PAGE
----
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Nexus 10 review


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Apple blew pretty much any other device, be it tablets or desktop monitors, completely out of the water when the famed Retina display was first introduced to the iPad 3 in early 2012. Since then, it’s been a story of companies competing for the biggest and best screens to date. In fact, it took almost a year for a proper competitor to rear its head, with Google and Samsung teaming up to introduce the Google Nexus 10 to the world.

Coming up to its fourth birthday, the Google Nexus 10 has definitely stood the test of time and still holds its own, even for a tablet launched way back in November 2012. A lot has happened in the time since, we now live in a post-Brexit world and superhero movies are now getting a bit stale, yet the Nexus 10 is still almost as reliable as ever. Even if it has since been superseded by the Nexus 9, thanks to a partnership with HTC and has been removed from the Play Store altogether, it’s still a great purchase if you can pick it up for cheap.

Although you’ll have to shop around to find one, Nexus 10 prices have fallen considerably since launch and if you can find one new you can pick it up for around £200. Otherwise, it could still be worth hunting one down second hand or refurbished if you want to see what Android Lollipop feels like without buying a high-end smartphone or tablet.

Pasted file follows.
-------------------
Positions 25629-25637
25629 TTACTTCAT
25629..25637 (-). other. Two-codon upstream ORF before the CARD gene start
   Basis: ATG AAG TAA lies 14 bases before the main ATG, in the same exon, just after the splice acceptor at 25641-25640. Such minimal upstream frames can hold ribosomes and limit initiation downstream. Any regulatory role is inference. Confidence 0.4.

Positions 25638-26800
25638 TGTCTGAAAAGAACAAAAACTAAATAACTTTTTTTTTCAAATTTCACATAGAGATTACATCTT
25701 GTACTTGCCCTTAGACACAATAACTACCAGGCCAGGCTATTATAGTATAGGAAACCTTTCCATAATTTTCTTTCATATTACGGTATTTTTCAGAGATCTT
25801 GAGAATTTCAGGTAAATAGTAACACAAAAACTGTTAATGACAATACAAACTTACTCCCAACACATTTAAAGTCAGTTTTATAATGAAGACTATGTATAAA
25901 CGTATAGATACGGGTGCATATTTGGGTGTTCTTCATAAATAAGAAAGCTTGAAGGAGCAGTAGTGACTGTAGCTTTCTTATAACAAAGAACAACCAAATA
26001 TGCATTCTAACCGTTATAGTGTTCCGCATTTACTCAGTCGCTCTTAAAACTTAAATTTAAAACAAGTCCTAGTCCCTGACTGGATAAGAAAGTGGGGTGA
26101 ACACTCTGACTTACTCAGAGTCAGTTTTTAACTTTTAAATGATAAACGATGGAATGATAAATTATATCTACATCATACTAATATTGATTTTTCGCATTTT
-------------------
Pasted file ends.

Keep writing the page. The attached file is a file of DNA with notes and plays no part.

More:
Google Nexus 10

We simply can’t do the screen justice here, it’s really quite astoundingly sharp

The Nexus 10 isn’t as lovely to behold as the iPad, but we still like it. Instead of metal, the Nexus 10’s chassis is built entirely from grippy rubber-coated plastic. The black chassis is curvier than the iPad’s, and the bezel around the display is broader as well. At 603g, it’s 49g lighter than the iPad, which makes it very comfortable to hold. We’ve no problems with build quality, and the fact the glass on the front is Corning’s tough, scratch-resistant Gorilla Glass is another big bonus. The Nexus 10 feels like it would survive a drop better than the iPad.

Google Nexus 10

Not as classy as the iPad but better than Samsung’s recent own-brand efforts

It isn’t short on features, either. Around the edges you’ll find Micro HDMI, a 3.5mm headphone output and a Micro USB port. You can only charge the Nexus from scratch with the included charger, but it can be topped up via USB if you leave the charger at home. Wireless connections, meanwhile, can be made via Bluetooth, NFC or dual-band 802.11n Wi-Fi. There’s GPS, a 5-megapixel camera with flash on the rear and a 720p webcam on the front. The main camera takes pretty impressive pictures, but composing shots using an unwieldy tablet is never easy. The only thing missing is a memory expansion slot to add to the Nexus’ 16GB (or 32GB) of storage.



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